Okay. Now that you are excited about what could be on the table, let’s talk about realistic expectations. A free hour represents a 4% value. If you come away a free hour, that’s worth somewhere between $5,000 and $15,000 based on the size of aircraft you are buying. I consider anything over 4% to be a victory. However, that’s only if the program fits your need. Negotiating discounts, credits, and waivers for a program that doesn’t fit your flying needs is fool’s gold. You’ll end up paying more for something else.
How to prepare
I don’t need to tell readers of Private Jet Card Comparisons that preparation is essential to successful negotiations. The best way to focus your negotiation is to understand where your target programs fall short of meeting your needs. In other words, focus on your flights that don’t align with program rules.
For example, the program has a 90-minute daily minimum on light jets and is a good fit for your six roundtrips between Teterboro and Palm Beach since they are above that threshold. But, once a year, you fly to Nantucket, a 30-minute flight. Since other programs you are considering have 60-minute minimums, that Nantucket trip will cost you an extra hour compared to the options, regardless of actual flight time. Asking for a one-time per year short-leg waiver is the same as getting a free hour.
Also, consider what is being offered. If you buy 25 hours and you know you will easily use them inside the 12-month rate lock, a rate-lock extension probably isn’t of great value. Ask if you can trade a rate-lock extension for another free hour or something of more value to you.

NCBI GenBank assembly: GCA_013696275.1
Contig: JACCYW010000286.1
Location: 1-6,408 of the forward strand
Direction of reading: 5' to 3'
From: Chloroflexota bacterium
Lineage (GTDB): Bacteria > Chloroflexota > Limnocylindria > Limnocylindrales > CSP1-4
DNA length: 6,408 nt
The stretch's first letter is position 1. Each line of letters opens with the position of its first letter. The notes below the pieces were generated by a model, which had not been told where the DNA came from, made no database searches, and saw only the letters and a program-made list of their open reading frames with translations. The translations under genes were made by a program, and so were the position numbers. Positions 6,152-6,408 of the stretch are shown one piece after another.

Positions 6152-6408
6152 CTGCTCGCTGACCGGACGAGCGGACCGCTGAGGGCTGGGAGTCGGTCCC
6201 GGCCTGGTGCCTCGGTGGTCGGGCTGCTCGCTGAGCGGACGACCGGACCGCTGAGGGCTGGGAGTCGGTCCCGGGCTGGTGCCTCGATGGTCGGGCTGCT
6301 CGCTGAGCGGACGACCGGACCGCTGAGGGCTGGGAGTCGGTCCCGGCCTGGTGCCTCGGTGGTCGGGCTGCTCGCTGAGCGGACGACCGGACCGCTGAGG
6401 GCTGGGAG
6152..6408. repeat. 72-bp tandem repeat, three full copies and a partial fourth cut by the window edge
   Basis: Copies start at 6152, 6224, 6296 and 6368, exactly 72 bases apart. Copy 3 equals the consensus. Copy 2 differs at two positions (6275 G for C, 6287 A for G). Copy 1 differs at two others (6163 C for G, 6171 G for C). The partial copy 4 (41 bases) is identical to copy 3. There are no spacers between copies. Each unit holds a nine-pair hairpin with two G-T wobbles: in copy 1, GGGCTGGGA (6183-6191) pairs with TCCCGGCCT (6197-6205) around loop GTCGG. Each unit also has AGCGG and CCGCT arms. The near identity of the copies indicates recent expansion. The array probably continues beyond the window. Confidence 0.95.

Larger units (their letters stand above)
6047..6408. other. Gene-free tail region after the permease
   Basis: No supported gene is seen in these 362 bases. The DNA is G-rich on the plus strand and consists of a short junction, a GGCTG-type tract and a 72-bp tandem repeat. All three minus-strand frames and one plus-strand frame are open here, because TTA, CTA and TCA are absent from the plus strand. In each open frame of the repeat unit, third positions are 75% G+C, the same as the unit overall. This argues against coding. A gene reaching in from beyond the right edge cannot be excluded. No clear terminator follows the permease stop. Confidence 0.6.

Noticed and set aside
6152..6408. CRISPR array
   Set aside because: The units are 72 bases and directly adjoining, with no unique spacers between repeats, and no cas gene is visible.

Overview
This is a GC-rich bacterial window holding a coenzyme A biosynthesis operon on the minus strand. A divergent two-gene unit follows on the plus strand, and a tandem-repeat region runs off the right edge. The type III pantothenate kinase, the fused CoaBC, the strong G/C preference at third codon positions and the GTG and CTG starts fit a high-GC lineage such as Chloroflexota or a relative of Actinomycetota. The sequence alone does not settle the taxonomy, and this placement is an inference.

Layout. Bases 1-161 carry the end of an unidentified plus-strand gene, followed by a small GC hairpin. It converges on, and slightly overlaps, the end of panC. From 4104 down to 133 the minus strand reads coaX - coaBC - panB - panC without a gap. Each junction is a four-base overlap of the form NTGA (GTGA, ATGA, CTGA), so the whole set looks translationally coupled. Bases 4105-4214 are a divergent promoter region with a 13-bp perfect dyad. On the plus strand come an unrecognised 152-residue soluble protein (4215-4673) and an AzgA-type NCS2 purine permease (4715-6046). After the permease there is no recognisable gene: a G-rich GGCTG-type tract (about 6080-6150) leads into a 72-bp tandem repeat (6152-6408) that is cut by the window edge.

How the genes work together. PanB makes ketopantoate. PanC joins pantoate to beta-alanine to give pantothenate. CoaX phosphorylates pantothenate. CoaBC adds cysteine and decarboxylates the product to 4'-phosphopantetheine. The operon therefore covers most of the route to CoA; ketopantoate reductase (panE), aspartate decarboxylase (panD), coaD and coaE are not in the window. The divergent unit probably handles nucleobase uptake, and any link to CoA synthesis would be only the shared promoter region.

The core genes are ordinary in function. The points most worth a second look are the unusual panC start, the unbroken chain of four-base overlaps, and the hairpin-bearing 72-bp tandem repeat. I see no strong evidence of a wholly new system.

What not to do
Your wealth management company or another affinity group may offer you a discount with “partner” companies. Your friend at the club may get a referral bonus. Neither is worthwhile if the program doesn’t meet your needs. It’s also not necessary to mention either when you first make contact. Discuss your needs. Ask about incentives available. While I don’t think you can expect the provider you choose to stack benefits, you may find you negotiated something different that is more valuable for you.
You’re likely spending $50,000 to $500,000 or more on private flying. Treat your interaction with jet card providers the same way as if you were buying a company. Make sure the program and policies fit your needs. You wouldn’t buy a company that doesn’t fit with your strategy.
Detail as much of your expected flying as possible. I think some companies may grant exceptions and discounts based on your flying, so the more information you can give them, the more likely you will get the best offer. Accept that while you may not get exactly what you asked for – a short leg waiver, you may get something else of value offered in its place.
Realize that you probably have two opportunities to negotiate. At your initial contact, and then when you have it narrowed down to the finalists, and you are ready to sign.
Get any discounts, upgrades, or perks you negotiated written into your contract. Unfortunately, I’ve seen cases where there are misunderstandings. Most importantly, remember there are limits. While a free hour – equal to a 4% value when buying 25 hours is a good target – make sure the program fits. At the end of the day, you are buying the company – not the discount or deal.